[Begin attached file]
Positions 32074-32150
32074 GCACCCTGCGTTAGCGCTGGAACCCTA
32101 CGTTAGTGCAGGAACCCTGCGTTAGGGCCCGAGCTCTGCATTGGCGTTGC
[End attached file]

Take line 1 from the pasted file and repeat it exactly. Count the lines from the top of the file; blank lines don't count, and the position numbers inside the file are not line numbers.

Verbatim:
Positions 32074-32150